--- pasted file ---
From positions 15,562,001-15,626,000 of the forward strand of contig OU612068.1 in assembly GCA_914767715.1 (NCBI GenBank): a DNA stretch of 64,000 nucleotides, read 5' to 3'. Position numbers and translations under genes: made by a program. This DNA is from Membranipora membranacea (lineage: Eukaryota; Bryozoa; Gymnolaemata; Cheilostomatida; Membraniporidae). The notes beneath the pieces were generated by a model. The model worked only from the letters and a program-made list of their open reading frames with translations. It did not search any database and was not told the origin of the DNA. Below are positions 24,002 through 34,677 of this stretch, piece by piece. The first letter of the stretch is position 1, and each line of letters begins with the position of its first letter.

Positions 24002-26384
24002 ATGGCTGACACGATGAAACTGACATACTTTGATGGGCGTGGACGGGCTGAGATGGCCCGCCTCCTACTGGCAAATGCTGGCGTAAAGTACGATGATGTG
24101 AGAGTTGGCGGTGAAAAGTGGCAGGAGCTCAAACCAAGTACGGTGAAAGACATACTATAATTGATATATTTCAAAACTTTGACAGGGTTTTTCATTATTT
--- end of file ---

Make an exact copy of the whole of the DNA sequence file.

From positions 15,562,001-15,626,000 of the forward strand of contig OU612068.1 in assembly GCA_914767715.1 (NCBI GenBank): a DNA stretch of 64,000 nucleotides, read 5' to 3'. Position numbers and translations under genes: made by a program. This DNA is from Membranipora membranacea (lineage: Eukaryota; Bryozoa; Gymnolaemata; Cheilostomatida; Membraniporidae). The notes beneath the pieces were generated by a model. The model worked only from the letters and a program-made list of their open reading frames with translations. It did not search any database and was not told the origin of the DNA. Below are positions 24,002 through 34,677 of this stretch, piece by piece. The first letter of the stretch is position 1, and each line of letters begins with the position of its first letter.

Positions 24002-26384
24002 ATGGCTGACACGATGAAACTGACATACTTTGATGGGCGTGGACGGGCTGAGATGGCCCGCCTCCTACTGGCAAATGCTGGCGTAAAGTACGATGATGTG
24101 AGAGTTGGCGGTGAAAAGTGGCAGGAGCTCAAACCAAGTACGGTGAAAGACATACTATAATTGATATATTTCAAAACTTTGACAGGGTTTTTCATTATTT